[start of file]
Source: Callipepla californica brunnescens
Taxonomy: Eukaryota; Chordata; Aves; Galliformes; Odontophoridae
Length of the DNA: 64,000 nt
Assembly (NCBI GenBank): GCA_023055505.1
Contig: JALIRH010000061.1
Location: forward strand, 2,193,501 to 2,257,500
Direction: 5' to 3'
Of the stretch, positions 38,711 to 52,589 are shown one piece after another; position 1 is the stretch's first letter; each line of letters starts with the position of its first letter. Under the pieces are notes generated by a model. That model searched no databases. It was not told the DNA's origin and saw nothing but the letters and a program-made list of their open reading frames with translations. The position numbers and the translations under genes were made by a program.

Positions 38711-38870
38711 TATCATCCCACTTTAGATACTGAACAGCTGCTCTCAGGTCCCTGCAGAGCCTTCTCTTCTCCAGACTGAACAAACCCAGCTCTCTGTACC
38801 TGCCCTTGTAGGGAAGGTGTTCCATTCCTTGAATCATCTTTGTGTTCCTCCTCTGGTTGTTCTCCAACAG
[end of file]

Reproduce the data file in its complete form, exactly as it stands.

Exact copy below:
Source: Callipepla californica brunnescens
Taxonomy: Eukaryota; Chordata; Aves; Galliformes; Odontophoridae
Length of the DNA: 64,000 nt
Assembly (NCBI GenBank): GCA_023055505.1
Contig: JALIRH010000061.1
Location: forward strand, 2,193,501 to 2,257,500
Direction: 5' to 3'
Of the stretch, positions 38,711 to 52,589 are shown one piece after another; position 1 is the stretch's first letter; each line of letters starts with the position of its first letter. Under the pieces are notes generated by a model. That model searched no databases. It was not told the DNA's origin and saw nothing but the letters and a program-made list of their open reading frames with translations. The position numbers and the translations under genes were made by a program.

Positions 38711-38870
38711 TATCATCCCACTTTAGATACTGAACAGCTGCTCTCAGGTCCCTGCAGAGCCTTCTCTTCTCCAGACTGAACAAACCCAGCTCTCTGTACC
38801 TGCCCTTGTAGGGAAGGTGTTCCATTCCTTGAATCATCTTTGTGTTCCTCCTCTGGTTGTTCTCCAACAG